Testing immediately showed the configuration was hopelessly wrong again, but I now knew how to "teach" the customisation software some of the buttons that actually "flashed purple" reliably and assign those functions to sensible buttons on the Harmony. Sometimes, the assignment was correct, but sometimes the Harmony button still didn't do what I had assigned.

I decided I was close enough to winning the battle to take the risk of "opening the box". I followed the excellent photo-and-word instructions in this wiki (I loathe uTube videos that show/tell me how to do something tricky in 30 seconds).

Once I had the Fox-T2 remote in bits, I could relax a bit. I already had a large bottle of Iso-Propyl Alcohol (yes, you can buy it in JCar over here), so didn't bother with the recommended Methylated Spirits. The inside of the battery chamber and the edges of the rubber button mat both had some "battery juice", but that cleaned off easily.

The inside of the conductive rubber buttons (called waffles in the instructions) looked as-new to me, so I started to clean the contact "fingers" with iso-prop and a soft cloth, gathering a small amount of black dust. Because opening the case was quite scary, and I now knew it would be essential to get more buttons flashing properly, I used Q-tips with iso-prop rubbed in circular patterns to clean the contact fingers. After I had used both ends of about six Q-tips, they were coming away clean even though the fingers seemed to be a dark matte grey, with just the odd spot where shiny copper winked up at me. I stopped rubbing because I decided the matte grey must be a conductive coating over the copper, rather than a deposit of dislodged waffles.
I re-assembled the Fox-T2 remote, which simply required careful alignment of the components and snapping the back cover in place. More camera "selfies" to verify the more important buttons "flashed purple" nicely, although several down the left side weren't perfect, and back to the Harmony configuration software.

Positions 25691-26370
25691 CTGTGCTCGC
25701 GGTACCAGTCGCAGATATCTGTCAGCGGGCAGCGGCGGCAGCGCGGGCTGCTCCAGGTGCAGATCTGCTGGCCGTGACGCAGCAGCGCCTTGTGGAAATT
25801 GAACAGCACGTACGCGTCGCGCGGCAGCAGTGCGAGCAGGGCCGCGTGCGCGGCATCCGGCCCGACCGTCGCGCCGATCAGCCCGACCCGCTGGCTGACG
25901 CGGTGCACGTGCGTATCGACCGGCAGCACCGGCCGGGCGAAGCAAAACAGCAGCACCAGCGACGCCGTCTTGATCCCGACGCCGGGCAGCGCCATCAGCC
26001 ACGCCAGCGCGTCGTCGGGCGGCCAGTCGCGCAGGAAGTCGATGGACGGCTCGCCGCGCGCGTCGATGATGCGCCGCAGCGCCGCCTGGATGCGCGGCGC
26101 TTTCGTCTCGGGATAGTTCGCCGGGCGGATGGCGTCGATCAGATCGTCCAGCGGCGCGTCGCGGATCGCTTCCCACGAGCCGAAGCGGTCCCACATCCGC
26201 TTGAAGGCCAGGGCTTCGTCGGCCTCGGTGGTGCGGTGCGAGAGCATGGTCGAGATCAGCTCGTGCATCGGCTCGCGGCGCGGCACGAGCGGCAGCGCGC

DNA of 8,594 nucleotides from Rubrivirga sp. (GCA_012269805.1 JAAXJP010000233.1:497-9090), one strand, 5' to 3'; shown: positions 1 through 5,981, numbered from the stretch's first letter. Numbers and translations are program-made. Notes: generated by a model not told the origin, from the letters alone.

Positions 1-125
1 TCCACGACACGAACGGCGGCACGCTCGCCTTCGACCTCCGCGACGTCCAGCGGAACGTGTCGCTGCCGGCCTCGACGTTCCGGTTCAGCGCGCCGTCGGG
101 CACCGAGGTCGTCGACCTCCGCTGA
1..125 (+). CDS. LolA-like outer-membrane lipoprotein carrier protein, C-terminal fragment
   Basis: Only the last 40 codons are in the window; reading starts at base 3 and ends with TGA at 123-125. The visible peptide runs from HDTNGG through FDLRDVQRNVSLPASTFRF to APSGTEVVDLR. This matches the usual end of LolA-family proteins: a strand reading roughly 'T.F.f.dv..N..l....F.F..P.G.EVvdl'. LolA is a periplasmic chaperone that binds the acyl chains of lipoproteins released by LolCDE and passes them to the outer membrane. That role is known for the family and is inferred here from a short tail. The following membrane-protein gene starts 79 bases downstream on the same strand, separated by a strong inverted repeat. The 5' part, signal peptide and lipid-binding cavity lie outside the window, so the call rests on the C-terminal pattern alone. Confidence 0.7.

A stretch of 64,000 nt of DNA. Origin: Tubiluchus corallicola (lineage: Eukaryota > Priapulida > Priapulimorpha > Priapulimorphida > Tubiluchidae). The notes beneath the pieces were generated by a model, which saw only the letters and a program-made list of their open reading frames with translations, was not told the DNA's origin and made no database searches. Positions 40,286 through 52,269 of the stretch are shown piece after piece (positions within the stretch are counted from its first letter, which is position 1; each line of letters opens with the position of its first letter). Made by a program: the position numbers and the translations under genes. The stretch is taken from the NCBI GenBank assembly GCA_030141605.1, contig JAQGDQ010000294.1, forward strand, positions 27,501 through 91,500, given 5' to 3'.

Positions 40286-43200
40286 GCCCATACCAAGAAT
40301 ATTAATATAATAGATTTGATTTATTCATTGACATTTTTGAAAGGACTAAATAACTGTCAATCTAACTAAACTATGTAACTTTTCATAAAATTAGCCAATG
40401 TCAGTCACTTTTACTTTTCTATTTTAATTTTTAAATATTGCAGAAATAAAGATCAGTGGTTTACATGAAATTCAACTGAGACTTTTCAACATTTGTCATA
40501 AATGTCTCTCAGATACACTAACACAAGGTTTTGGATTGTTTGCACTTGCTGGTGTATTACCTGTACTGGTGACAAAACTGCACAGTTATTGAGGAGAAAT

I deleted the device and started afresh. It told me it had identified the Humax remote and loaded the most common of the alternative button mappings, although it couldn't recognise some of the buttons it asked me to press, I used the "skip" option to get it to ask for different buttons. Amazingly, the Harmony remote got the Fox--T2 to power up from standby, but it wouldn't do much else of value.

I went back to teach it some of the more basic buttons such as the arrows, OK and Guide. They all flashed nicely and my efforts were gratifyingly successful. I was on a roll!

I assigned some more buttons, including false starts for a few important left-side things such as Media (where this story began). I stopped as soon as I could view and navigate the list of my recordings on the hard disk, use the program up/down rocker, play, pause and stop. My suitably boggled and appreciative wife sat to watch a couple of programs last night after dinner.
I know I shouldn't have tried too much in the day, but I switched the Harmony to instruct the Aussie Humax and watch a pre-recorded news program before I went to bed. Instead of the Aussie Humax coming out of standby, the Fox-T2 went INTO standby!

OK, I thought to myself, this must be an omen to give up for the day. I switched off power to the Fox-T2 and this time the Harmony brought the Auussie Humax out of standby. It's small subset of working buttons were sufficient to let me watch my program and prove the addition off the Fox-T2 configuration had not accidentally corrupted the previously-working Aussie Humax configuration.
So what next? Do I painfully and painstakingly configure every button on the two Humax remotes a few at a time until each box can be properly controlled when the other is powered off?

That worries me because I might need to trash an entire configuration to start again after assigning a new "mode". Even though the two real Humax remotes never interfered in the slightest, there is clearly a major overlap with the two Harmony configurations because I deliberately and carefully "taught" it the codes for their respective power on/off buttons (I realised these were too fundamental to trust to some software wizard).